• [0009]
    Consequently, the I/O domains provide the guested virtual machines with security comparable to stand-alone firewall appliances, but with a consolidated infrastructure. They also consolidate physical security appliances while preserving the security isolation provided by the physical security appliances, i.e., they prevent server sprawl. Even further, such a configuration may be possible to minimize license requirements per a single hardware platform since each platform guests many virtual devices, but with commonality for network or block filtering.
  • [0010]
    Executable instructions loaded on one or more computing devices for undertaking the foregoing are also contemplated as are computer program products available as a download or on a computer readable medium. The computer program products are also available for installation on a network appliance or individual computing devices.
  • [0011]
    These and other embodiments of the present invention will be set forth in the description which follows, and in part will become apparent to those of ordinary skill in the art by reference to the following description of the invention and referenced drawings or by practice of the invention. The claims, however, indicate the particularities of the invention.
  • BRIEF DESCRIPTION OF THE DRAWINGS
  • [0012]
    The accompanying drawings incorporated in and forming a part of the specification, illustrate several aspects of the present invention, and together with the description serve to explain the principles of the invention. In the drawings:
  • [0013]
    FIGS. 1 and 2 are diagrammatic views in accordance with the present invention of representative computing environments for in-the-flow security services for pluralities of virtual machines guested on a hardware platform.
  • DETAILED DESCRIPTION OF THE ILLUSTRATED EMBODIMENTS
  • [0014]
    In the following detailed description of the illustrated embodiments, reference is made to the accompanying drawings that form a part hereof, and in which is shown by way of illustration, specific embodiments in which the invention may be practiced. These embodiments are described in sufficient detail to enable those skilled in the art to practice the invention and like numerals represent like details in the various figures. Also, it is to be understood that other embodiments may be utilized and that process, mechanical, electrical, arrangement, software and/or other changes may be made without departing from the scope of the present invention. In accordance with the present invention, methods and apparatus are hereinafter described for in-the-flow security services for guested virtual machines.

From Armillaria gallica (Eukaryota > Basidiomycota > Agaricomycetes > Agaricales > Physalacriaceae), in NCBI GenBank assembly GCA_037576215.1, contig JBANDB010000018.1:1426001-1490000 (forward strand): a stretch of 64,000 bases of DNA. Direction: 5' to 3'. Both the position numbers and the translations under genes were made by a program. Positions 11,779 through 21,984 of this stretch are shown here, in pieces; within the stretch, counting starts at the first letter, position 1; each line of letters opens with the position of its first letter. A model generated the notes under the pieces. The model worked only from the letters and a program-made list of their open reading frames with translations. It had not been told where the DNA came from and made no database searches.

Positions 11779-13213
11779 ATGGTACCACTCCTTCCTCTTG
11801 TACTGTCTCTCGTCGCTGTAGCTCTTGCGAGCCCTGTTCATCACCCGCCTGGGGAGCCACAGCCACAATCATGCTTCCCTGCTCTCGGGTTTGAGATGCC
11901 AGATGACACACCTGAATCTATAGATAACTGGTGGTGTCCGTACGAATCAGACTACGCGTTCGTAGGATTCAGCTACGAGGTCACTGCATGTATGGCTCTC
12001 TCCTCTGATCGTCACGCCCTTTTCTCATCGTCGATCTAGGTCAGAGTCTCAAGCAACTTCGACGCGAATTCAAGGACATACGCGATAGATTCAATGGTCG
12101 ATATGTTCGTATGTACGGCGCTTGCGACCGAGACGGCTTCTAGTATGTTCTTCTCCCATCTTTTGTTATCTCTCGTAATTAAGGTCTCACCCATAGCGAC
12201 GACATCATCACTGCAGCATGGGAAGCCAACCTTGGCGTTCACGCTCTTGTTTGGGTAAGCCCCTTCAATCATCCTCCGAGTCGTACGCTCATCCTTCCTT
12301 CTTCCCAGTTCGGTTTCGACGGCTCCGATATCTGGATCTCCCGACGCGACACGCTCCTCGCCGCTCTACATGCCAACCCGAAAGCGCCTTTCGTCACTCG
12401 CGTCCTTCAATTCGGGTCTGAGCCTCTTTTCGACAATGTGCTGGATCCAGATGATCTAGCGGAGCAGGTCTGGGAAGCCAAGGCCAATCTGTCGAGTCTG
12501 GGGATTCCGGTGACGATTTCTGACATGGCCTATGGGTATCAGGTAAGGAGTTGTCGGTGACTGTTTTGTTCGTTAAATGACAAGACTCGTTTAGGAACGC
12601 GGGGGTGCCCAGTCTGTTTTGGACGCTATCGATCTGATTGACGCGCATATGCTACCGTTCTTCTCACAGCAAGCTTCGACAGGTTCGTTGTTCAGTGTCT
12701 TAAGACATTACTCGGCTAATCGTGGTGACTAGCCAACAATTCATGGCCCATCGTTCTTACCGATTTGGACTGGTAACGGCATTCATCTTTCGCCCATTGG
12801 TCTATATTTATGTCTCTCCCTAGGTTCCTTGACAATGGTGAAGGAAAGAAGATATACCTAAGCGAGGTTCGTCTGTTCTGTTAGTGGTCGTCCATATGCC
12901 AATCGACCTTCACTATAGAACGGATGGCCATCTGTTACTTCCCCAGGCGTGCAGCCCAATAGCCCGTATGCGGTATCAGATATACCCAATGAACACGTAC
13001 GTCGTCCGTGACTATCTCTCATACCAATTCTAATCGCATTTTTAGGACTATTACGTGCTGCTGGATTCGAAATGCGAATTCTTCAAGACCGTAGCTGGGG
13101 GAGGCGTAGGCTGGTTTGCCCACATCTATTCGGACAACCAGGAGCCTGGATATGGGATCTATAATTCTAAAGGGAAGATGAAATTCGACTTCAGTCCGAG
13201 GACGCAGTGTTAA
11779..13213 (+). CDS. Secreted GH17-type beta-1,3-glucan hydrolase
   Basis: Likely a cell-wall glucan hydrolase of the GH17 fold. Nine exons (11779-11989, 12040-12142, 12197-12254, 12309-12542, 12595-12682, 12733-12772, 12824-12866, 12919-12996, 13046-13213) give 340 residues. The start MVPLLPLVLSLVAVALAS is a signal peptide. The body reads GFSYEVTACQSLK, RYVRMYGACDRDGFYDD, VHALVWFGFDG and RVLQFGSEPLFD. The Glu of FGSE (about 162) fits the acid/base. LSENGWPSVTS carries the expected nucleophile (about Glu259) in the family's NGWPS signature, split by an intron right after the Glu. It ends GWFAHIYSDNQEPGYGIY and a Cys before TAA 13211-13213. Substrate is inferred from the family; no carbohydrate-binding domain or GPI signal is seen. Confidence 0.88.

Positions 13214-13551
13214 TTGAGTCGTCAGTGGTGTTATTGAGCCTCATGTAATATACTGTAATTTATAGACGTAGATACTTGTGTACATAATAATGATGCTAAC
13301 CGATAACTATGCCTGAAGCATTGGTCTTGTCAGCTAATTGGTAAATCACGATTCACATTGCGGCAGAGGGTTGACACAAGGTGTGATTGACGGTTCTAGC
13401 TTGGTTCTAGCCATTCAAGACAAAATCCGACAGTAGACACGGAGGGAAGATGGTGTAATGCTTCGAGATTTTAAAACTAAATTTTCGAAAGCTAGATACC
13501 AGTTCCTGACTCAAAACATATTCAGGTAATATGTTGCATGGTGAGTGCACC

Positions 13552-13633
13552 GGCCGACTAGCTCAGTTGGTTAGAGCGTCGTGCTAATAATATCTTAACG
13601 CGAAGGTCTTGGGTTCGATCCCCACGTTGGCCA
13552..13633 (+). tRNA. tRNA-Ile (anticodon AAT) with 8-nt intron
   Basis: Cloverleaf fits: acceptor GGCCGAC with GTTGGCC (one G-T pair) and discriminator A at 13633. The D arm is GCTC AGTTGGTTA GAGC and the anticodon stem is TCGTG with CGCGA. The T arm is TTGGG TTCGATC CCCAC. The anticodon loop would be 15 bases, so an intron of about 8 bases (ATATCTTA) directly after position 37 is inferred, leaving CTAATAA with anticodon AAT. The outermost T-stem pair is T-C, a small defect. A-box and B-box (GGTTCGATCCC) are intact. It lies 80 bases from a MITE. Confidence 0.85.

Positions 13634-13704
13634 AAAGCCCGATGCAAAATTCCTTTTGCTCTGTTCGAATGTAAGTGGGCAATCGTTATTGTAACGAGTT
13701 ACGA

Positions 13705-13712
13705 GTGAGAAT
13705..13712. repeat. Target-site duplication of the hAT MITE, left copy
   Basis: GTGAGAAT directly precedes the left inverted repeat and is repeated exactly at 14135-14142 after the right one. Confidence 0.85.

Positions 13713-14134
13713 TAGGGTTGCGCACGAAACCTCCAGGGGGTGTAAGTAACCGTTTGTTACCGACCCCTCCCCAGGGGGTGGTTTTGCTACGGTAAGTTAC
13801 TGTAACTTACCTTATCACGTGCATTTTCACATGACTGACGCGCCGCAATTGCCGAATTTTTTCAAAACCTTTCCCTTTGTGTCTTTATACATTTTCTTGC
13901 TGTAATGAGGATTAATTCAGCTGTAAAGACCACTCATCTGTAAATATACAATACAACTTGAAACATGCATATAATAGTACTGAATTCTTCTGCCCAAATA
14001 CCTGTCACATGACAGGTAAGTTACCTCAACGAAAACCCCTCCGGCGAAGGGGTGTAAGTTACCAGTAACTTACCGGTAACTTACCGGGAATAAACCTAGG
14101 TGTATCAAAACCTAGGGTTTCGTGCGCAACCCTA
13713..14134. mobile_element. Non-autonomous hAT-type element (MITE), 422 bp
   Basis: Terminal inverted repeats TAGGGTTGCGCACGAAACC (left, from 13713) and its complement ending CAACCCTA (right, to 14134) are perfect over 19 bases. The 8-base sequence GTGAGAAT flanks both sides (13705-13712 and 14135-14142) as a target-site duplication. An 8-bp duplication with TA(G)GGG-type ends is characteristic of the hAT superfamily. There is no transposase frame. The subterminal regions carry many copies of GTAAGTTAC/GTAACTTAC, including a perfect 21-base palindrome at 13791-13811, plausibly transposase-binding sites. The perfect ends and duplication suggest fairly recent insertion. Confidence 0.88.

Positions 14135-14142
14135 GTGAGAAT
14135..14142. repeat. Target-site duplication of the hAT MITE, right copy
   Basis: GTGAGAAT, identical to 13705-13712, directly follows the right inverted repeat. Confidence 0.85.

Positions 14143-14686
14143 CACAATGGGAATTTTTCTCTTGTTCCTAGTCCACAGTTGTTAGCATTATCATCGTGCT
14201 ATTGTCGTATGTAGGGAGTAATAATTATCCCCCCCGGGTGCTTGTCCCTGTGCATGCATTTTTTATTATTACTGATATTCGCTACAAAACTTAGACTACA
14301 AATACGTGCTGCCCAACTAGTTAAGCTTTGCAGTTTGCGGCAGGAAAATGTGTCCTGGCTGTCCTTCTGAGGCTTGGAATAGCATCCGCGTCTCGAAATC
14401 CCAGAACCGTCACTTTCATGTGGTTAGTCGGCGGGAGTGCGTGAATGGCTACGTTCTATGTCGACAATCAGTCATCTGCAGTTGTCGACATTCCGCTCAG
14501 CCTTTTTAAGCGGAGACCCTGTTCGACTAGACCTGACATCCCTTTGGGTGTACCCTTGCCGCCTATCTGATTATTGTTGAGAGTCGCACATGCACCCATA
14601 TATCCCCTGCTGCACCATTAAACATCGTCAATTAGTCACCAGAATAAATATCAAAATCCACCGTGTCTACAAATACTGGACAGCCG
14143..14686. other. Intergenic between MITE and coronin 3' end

• [0015]
    With reference to FIGS. 1 and 2, a representative computing system environment 100 includes pluralities of physical machines 110 hosting one or more virtual machines 120. In turn, each virtual machine includes its own guest operating system (e.g., Linux, Windows, Netware, Unix, etc.), applications 130, file systems, etc. According to various partitions, the application data, boot data, or other data, executable instructions, etc., are virtually stored 140 on available physical storage 150 that is either remote or local to the physical machines, and such is typical in a virtual environment.
  • [0016]
    In more detail, the physical machines representatively include a computing device in the form of a server. It can be of a traditional type, such as a grid or blade server, and can fulfill any future-defined or traditional role, such as a web server, email server, database server, file server, application server etc. In network, it is arranged to communicate 200 with one or more other computing devices or networks, and skilled artisans readily understand the configuration. For example, the server has ports and may use wired, wireless or combined connections, to other devices/networks and may be direct or indirect connections. If direct, they typify connections within physical or network proximity (e.g., intranet). If indirect, they typify connections such as those found with the internet, satellites, radio transmissions, or the like, and either scenario is given nebulously as element 220. In this regard, other contemplated items include other servers, routers, peer devices, modems, Tx lines, satellites, microwave relays or the like. The connections may also be local area networks (LAN), wide area networks (WAN), metro area networks (MAN), etc., that are presented by way of example and not limitation. The topology is also any of a variety, such as ring, star, bridged, cascaded, meshed, or other known or hereinafter invented arrangement.
  • [0017]
    In configuration, the physical server can be arranged in a variety of ways, including virtual representations such as according to the Xen architecture for Novell, Inc., (the assignee of the invention). Namely, the architecture can include a multiplicity of domains (I/O Networking, I/O Block Dev, or any of guest virtual machines domU1 . . . domUn) and a variety of operating systems (Host OS or Guest OS) (e.g., Linux, Windows, Netware, Unix, etc.). In turn, each can be configured on a common hardware platform 230, with an intervening Xen or other hypervisor layer 240. Also, the hardware platform embodies physical I/O and platform devices, memory (M) and a processor (P), such as a CPU, Disk, USB, etc., while the hypervisor (also known as a “virtual machine monitor,” which is the virtual interface to the hardware and virtualizes the hardware), is the lowest and most privileged layer and performs scheduling control between the virtual machines as they task the resources of the hardware platform, storage, network, etc. The hypervisor also manages conflicts, among other things, caused by operating system access to privileged machine instructions. The hypervisor can also be type 1 (native) or type 2 (hosted), and skilled artisans understand the terminology.